💸 Has Venmo decided it is better to give cash away than to spend it on social media ads?
Venmo had bad advertising with privacy issues and the best way to bounce back was to change its search results. What was the best strategy? Buy social media ads or give cash away?
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The cash app Venmo launched what could look like “just another competition on social media.” But it wasn’t. This time anyone could win real cash.
So why is this “cash marketing” campaign different:
So far, the campaign was retweeted over 64k times and got more than 13.6 million views on Instagram.
There are nearly 2 million entries on Instagram and over 250k on Twitter.
The average CPM (Cost per thousand impressions) of an Instagram post is a staggering 7.68$, and on Stories, it is 6.25$. Source data: AdStage
The chance of winning 500$ is 1 in 200 = 0.5%. Meaning that users see it as attainable. For comparison, in a lottery scratch card, it is 1 in 48000 = 0.002%.
No social media ad can be as effective as someone else you know sharing an achievable opportunity to earn easy cash. It creates excellent network and word-of-mouth effects.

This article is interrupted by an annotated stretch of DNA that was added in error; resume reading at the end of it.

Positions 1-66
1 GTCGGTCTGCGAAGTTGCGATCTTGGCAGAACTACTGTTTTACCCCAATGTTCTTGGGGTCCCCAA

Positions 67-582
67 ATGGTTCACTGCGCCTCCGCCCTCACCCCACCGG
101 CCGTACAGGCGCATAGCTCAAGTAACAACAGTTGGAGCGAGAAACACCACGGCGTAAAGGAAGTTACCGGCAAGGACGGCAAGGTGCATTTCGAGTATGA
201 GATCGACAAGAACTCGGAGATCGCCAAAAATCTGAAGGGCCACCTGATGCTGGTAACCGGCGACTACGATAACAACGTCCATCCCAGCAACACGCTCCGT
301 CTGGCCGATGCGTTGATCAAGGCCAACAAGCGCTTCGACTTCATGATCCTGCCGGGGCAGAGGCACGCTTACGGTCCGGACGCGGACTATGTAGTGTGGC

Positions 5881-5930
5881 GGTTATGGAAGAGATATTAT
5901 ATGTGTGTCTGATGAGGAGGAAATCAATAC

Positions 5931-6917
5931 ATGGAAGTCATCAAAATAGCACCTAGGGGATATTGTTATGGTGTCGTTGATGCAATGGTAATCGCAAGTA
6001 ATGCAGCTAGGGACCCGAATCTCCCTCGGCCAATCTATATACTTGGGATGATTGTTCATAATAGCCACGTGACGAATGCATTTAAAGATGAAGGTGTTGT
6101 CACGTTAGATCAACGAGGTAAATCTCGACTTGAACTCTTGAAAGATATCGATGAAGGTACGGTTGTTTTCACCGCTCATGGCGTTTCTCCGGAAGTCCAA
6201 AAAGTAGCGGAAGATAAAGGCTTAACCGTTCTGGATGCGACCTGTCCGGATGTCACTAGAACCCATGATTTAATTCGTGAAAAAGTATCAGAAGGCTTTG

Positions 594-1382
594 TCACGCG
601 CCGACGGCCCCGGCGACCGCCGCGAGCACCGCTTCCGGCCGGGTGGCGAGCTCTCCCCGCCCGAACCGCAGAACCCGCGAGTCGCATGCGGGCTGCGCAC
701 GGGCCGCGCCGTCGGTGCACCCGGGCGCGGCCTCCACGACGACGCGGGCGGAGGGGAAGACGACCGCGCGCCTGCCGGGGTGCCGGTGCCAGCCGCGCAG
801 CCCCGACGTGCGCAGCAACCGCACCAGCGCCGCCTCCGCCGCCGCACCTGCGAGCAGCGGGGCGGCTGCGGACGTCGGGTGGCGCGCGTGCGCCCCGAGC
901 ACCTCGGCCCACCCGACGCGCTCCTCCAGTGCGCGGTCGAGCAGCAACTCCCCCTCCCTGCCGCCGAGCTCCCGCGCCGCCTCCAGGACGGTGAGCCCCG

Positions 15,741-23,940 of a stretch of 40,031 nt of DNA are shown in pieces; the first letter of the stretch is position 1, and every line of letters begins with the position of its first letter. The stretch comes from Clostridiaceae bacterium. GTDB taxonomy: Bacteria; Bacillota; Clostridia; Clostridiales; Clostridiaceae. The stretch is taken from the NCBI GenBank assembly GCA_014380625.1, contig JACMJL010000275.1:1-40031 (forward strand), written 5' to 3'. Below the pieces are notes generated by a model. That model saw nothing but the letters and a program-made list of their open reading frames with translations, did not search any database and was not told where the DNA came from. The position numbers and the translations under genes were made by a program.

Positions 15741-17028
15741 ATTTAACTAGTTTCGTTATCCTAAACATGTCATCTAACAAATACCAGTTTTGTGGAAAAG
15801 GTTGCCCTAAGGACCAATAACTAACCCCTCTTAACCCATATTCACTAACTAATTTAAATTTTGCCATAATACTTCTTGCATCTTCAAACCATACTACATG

It stops people from talking about Joe Biden’s Venmo, and it starts them speaking about “Free cash from Venmo.” Organically, search results change too.
If Venmo did this as an Instagram ad:
The campaign would cost 7.68$ per 1000 views as a post. Meaning that 13.6 million views would cost over the 100k$ they are giving away, and no guarantee on how many people would even enter the competition.
As a Story, it would cost around 85k$ - assuming it would have the same number of views. Under the 100k$ mark, but how many of these would convert into a competition entry?
The cost on Twitter would be lower but non-negligible, and the reach smaller.
So, what can we extract from this?
We are all talking about Venmo, thousands of press articles mention it, and organic search results have changed.
With a 100k$ giveaway, Venmo collected over 2.25 million engaged users.
If Venmo did this as an ad, it would just be another ad completion and not actual users interacting with the brand.
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